Ford plans to lead the electric vehicle revolution – including by delivering fifth-generation lithium ion batteries as well as preparing for the transition to solid-state batteries, which promise longer range, lower cost and safer EVs for customers.
Ford this year announced its commitment to invest at least $22 billion through 2025 to deliver connected, all-electric vehicles, building on its areas of strength, starting with EV versions of its most popular nameplates – including Mustang Mach-E, E-Transit and F-150 Lightning.
To support its longer-term battery plans, Ford is investing in battery R&D. Last month, Ford announced a new global battery center of excellence – named Ford Ion Park – to accelerate its battery and battery cell technology R&D – including future battery manufacturing.
Ford is building on nearly two decades of battery expertise by centralizing a cross-functional team of 150 experts in battery technology development, research, manufacturing, planning, purchasing, quality and finance to help Ford more quickly develop and manufacture battery cells and batteries, ultimately aiming to deliver more, even better, lower cost EVs for customers.
The Ford Ion Park team already is underway. In addition, a $185 million collaborative learning lab in Southeast Michigan that is dedicated to developing, testing and building vehicle battery cells and cell arrays opens late next year.
Earlier this month, Ford also announced it is growing its investment in Solid Power, an industry-leading producer of all-solid-state batteries for EVs. Initially investing in Solid Power in 2019, Ford is making an additional equity investment to help accelerate further development of solid-state vehicle battery technology, contributing to a $130 million Series B investment round in which the BMW Group becomes an equal equity owner with Ford.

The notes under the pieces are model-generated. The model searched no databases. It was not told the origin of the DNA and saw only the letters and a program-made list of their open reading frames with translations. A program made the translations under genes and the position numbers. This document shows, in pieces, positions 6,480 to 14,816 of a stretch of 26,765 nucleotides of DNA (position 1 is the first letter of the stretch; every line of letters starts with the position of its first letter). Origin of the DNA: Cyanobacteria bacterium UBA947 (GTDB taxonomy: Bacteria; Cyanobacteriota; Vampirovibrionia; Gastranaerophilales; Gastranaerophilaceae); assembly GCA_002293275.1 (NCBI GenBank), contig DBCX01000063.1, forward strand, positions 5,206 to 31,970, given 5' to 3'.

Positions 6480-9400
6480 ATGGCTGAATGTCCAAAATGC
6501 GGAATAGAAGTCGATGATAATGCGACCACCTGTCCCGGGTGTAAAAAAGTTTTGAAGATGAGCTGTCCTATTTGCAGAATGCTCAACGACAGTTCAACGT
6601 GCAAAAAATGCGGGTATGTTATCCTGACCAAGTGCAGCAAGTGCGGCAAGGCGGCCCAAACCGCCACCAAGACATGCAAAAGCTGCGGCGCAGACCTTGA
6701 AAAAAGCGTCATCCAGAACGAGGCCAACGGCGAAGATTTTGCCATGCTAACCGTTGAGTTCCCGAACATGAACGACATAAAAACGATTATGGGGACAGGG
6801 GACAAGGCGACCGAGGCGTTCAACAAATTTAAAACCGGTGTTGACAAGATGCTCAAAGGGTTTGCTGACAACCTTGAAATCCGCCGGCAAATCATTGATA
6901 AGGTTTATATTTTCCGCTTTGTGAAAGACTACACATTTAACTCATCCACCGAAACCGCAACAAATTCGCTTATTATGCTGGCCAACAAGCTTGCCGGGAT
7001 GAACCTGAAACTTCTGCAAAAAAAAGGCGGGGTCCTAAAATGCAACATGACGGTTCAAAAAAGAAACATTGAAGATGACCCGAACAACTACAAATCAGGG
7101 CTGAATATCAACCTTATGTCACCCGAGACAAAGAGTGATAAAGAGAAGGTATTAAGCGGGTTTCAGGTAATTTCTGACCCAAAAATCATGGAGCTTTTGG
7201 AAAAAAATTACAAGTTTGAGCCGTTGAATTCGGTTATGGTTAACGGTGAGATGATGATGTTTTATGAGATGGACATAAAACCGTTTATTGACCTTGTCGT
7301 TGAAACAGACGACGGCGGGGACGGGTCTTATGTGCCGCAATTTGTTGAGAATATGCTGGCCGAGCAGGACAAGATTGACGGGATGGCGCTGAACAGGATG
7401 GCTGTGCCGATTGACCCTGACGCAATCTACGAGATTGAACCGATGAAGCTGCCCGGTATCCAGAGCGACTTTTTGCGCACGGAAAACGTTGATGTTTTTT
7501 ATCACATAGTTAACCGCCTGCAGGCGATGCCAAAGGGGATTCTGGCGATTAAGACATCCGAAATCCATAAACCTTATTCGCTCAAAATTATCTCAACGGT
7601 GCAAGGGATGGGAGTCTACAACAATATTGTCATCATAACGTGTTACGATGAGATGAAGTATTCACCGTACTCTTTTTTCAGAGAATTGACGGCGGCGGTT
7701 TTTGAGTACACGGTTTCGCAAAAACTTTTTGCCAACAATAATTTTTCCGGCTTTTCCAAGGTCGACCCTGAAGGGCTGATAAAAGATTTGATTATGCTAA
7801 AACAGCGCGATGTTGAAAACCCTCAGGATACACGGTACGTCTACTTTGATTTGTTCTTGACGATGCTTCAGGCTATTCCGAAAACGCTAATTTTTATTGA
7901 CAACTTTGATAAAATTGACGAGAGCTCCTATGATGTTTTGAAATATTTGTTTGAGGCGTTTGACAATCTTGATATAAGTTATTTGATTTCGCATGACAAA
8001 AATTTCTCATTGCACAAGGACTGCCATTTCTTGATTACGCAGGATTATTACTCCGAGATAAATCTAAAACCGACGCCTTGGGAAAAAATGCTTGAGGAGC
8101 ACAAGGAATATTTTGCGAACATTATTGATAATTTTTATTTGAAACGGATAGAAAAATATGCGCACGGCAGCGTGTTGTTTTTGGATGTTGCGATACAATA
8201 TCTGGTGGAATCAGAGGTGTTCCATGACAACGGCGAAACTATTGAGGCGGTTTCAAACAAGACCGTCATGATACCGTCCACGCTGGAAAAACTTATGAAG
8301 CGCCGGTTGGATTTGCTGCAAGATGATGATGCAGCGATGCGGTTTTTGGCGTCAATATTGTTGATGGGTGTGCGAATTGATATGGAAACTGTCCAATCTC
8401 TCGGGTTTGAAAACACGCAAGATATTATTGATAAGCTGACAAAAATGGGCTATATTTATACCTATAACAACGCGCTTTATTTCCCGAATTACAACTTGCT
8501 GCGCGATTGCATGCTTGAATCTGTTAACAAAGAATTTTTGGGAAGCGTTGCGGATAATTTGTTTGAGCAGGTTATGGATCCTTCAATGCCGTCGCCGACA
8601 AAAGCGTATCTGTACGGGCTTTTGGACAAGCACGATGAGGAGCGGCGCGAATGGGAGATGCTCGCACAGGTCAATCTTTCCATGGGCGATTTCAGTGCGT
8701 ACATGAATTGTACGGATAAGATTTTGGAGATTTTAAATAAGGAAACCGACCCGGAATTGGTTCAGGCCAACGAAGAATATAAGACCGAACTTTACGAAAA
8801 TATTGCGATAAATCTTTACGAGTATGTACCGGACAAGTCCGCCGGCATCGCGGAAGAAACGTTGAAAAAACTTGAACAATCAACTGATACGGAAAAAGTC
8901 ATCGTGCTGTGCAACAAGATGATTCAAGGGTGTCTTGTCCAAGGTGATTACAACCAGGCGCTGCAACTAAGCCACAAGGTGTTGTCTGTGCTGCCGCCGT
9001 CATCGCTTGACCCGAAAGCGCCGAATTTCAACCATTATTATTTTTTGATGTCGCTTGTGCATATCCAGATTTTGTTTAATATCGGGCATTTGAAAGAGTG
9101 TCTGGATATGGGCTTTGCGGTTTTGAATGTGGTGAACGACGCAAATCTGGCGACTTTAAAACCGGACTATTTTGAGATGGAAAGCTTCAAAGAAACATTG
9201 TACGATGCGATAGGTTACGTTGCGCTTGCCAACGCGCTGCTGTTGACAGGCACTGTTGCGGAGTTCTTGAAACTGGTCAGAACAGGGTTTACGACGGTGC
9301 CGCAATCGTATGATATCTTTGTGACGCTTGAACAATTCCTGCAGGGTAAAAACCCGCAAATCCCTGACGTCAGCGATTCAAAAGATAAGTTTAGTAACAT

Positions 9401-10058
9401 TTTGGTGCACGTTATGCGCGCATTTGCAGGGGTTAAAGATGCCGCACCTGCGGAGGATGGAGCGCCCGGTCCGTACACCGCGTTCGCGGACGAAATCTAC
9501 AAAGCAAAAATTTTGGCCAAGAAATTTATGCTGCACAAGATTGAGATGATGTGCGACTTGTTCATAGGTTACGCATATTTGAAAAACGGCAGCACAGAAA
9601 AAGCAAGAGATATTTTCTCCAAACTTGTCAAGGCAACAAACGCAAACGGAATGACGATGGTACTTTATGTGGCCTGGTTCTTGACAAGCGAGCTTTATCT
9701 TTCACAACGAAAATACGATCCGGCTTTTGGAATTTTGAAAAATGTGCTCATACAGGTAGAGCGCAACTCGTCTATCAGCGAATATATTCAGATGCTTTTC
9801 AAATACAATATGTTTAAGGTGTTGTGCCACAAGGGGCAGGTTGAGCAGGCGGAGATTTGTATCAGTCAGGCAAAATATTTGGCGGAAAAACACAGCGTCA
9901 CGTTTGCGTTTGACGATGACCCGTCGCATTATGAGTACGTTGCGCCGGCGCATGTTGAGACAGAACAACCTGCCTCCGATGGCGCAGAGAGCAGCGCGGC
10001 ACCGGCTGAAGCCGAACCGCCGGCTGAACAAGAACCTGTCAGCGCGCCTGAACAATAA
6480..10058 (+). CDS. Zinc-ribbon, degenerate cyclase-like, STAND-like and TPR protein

Solid-state batteries are showing great promise. They don’t use the liquid electrolyte found in conventional lithium-ion batteries, can be lighter, with greater energy density and provide more range and lower cost. They also can be made on today’s lithium-ion battery lines, allowing Ford to reuse about 70 percent of its capital investment in lithium-ion manufacturing lines.
Proven electrification expertise
SK Innovation has a spotless health and safety record and has not registered a single EV battery-related fire.
Ford has been actively involved in battery research and electric vehicles, starting with Henry Ford and Thomas Edison. To date, the company has secured more than 2,500 U.S. patents in electrification technologies, with another 4,300 patents pending.
Since 2004, Ford has sold more than 1 million hybrids, plug-in hybrids and all-electric vehicles and integrated four generations of batteries into its vehicles. By year-end, the company will be manufacturing electrified vehicles and supporting technologies at more than 15 powertrain and vehicle assembly plants globally.
Ford has assembled hybrid battery packs and electric motors in Michigan since 2012. That same year, Ford invested $135 million to design, engineer and produce these components for hybrids. It included a combined 170 jobs at the Rawsonville plant to assemble batteries and VanDyke Transmission plant to assemble e-motors, plus hiring more than 50 electric vehicle engineers.